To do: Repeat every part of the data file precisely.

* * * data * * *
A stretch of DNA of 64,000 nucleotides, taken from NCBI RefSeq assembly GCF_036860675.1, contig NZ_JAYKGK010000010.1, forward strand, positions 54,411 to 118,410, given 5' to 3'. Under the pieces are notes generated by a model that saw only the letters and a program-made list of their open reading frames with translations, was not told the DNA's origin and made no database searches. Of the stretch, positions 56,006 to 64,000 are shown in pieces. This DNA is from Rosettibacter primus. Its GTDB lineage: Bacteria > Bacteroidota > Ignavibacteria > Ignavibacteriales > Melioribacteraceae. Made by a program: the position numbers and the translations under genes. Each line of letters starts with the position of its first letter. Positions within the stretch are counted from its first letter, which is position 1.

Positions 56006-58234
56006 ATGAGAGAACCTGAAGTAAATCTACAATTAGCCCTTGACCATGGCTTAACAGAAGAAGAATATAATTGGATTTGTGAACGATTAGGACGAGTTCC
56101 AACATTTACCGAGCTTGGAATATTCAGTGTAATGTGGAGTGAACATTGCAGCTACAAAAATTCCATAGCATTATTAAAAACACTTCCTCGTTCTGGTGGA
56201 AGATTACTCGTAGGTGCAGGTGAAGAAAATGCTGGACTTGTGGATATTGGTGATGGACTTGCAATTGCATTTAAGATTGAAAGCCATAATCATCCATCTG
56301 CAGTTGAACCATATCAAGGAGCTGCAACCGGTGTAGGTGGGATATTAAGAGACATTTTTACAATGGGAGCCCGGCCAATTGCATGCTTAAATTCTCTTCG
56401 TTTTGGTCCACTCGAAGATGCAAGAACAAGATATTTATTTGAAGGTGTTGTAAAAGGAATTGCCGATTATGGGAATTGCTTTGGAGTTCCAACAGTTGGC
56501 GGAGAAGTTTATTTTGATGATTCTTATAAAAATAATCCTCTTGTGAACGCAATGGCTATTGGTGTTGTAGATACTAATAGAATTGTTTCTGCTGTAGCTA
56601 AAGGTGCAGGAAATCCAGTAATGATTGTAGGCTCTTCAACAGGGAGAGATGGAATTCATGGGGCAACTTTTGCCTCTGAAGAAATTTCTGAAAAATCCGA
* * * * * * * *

A stretch of DNA of 64,000 nucleotides, taken from NCBI RefSeq assembly GCF_036860675.1, contig NZ_JAYKGK010000010.1, forward strand, positions 54,411 to 118,410, given 5' to 3'. Under the pieces are notes generated by a model that saw only the letters and a program-made list of their open reading frames with translations, was not told the DNA's origin and made no database searches. Of the stretch, positions 56,006 to 64,000 are shown in pieces. This DNA is from Rosettibacter primus. Its GTDB lineage: Bacteria > Bacteroidota > Ignavibacteria > Ignavibacteriales > Melioribacteraceae. Made by a program: the position numbers and the translations under genes. Each line of letters starts with the position of its first letter. Positions within the stretch are counted from its first letter, which is position 1.

Positions 56006-58234
56006 ATGAGAGAACCTGAAGTAAATCTACAATTAGCCCTTGACCATGGCTTAACAGAAGAAGAATATAATTGGATTTGTGAACGATTAGGACGAGTTCC
56101 AACATTTACCGAGCTTGGAATATTCAGTGTAATGTGGAGTGAACATTGCAGCTACAAAAATTCCATAGCATTATTAAAAACACTTCCTCGTTCTGGTGGA
56201 AGATTACTCGTAGGTGCAGGTGAAGAAAATGCTGGACTTGTGGATATTGGTGATGGACTTGCAATTGCATTTAAGATTGAAAGCCATAATCATCCATCTG
56301 CAGTTGAACCATATCAAGGAGCTGCAACCGGTGTAGGTGGGATATTAAGAGACATTTTTACAATGGGAGCCCGGCCAATTGCATGCTTAAATTCTCTTCG
56401 TTTTGGTCCACTCGAAGATGCAAGAACAAGATATTTATTTGAAGGTGTTGTAAAAGGAATTGCCGATTATGGGAATTGCTTTGGAGTTCCAACAGTTGGC
56501 GGAGAAGTTTATTTTGATGATTCTTATAAAAATAATCCTCTTGTGAACGCAATGGCTATTGGTGTTGTAGATACTAATAGAATTGTTTCTGCTGTAGCTA
56601 AAGGTGCAGGAAATCCAGTAATGATTGTAGGCTCTTCAACAGGGAGAGATGGAATTCATGGGGCAACTTTTGCCTCTGAAGAAATTTCTGAAAAATCCGA